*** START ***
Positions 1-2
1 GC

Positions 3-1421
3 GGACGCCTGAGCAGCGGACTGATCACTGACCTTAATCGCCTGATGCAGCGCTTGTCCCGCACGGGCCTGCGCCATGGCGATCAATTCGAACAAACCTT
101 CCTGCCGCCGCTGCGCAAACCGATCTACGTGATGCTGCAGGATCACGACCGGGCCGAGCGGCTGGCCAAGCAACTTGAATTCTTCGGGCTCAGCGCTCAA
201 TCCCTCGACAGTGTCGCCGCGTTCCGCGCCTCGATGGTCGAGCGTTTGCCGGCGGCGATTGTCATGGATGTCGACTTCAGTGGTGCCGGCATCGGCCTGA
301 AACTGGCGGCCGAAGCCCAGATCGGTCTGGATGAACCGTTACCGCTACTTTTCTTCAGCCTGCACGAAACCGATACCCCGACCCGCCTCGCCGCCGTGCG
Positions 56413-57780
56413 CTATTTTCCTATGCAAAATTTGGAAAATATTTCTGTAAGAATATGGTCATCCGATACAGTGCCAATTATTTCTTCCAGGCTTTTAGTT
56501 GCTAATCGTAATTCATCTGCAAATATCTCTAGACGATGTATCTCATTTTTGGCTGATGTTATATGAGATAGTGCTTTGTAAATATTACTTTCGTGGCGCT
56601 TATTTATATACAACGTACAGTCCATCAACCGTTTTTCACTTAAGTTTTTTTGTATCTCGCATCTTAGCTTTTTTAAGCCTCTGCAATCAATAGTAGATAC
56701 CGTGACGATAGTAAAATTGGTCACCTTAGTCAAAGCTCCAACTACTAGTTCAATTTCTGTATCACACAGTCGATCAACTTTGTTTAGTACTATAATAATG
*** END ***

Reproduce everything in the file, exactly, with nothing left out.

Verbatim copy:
Positions 1-2
1 GC

Positions 3-1421
3 GGACGCCTGAGCAGCGGACTGATCACTGACCTTAATCGCCTGATGCAGCGCTTGTCCCGCACGGGCCTGCGCCATGGCGATCAATTCGAACAAACCTT
101 CCTGCCGCCGCTGCGCAAACCGATCTACGTGATGCTGCAGGATCACGACCGGGCCGAGCGGCTGGCCAAGCAACTTGAATTCTTCGGGCTCAGCGCTCAA
201 TCCCTCGACAGTGTCGCCGCGTTCCGCGCCTCGATGGTCGAGCGTTTGCCGGCGGCGATTGTCATGGATGTCGACTTCAGTGGTGCCGGCATCGGCCTGA
301 AACTGGCGGCCGAAGCCCAGATCGGTCTGGATGAACCGTTACCGCTACTTTTCTTCAGCCTGCACGAAACCGATACCCCGACCCGCCTCGCCGCCGTGCG
Positions 56413-57780
56413 CTATTTTCCTATGCAAAATTTGGAAAATATTTCTGTAAGAATATGGTCATCCGATACAGTGCCAATTATTTCTTCCAGGCTTTTAGTT
56501 GCTAATCGTAATTCATCTGCAAATATCTCTAGACGATGTATCTCATTTTTGGCTGATGTTATATGAGATAGTGCTTTGTAAATATTACTTTCGTGGCGCT
56601 TATTTATATACAACGTACAGTCCATCAACCGTTTTTCACTTAAGTTTTTTTGTATCTCGCATCTTAGCTTTTTTAAGCCTCTGCAATCAATAGTAGATAC
56701 CGTGACGATAGTAAAATTGGTCACCTTAGTCAAAGCTCCAACTACTAGTTCAATTTCTGTATCACACAGTCGATCAACTTTGTTTAGTACTATAATAATG